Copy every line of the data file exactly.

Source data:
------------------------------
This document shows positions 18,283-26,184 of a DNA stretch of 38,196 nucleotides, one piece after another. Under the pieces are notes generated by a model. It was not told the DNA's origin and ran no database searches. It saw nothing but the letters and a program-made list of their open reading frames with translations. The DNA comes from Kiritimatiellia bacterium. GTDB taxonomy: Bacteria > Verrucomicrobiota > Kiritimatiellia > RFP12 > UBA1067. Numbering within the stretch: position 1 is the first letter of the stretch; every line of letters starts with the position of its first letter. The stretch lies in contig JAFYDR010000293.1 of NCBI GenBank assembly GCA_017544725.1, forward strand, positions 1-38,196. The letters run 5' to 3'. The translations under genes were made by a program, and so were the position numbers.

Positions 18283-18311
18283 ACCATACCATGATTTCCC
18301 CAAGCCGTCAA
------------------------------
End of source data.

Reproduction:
This document shows positions 18,283-26,184 of a DNA stretch of 38,196 nucleotides, one piece after another. Under the pieces are notes generated by a model. It was not told the DNA's origin and ran no database searches. It saw nothing but the letters and a program-made list of their open reading frames with translations. The DNA comes from Kiritimatiellia bacterium. GTDB taxonomy: Bacteria > Verrucomicrobiota > Kiritimatiellia > RFP12 > UBA1067. Numbering within the stretch: position 1 is the first letter of the stretch; every line of letters starts with the position of its first letter. The stretch lies in contig JAFYDR010000293.1 of NCBI GenBank assembly GCA_017544725.1, forward strand, positions 1-38,196. The letters run 5' to 3'. The translations under genes were made by a program, and so were the position numbers.

Positions 18283-18311
18283 ACCATACCATGATTTCCC
18301 CAAGCCGTCAA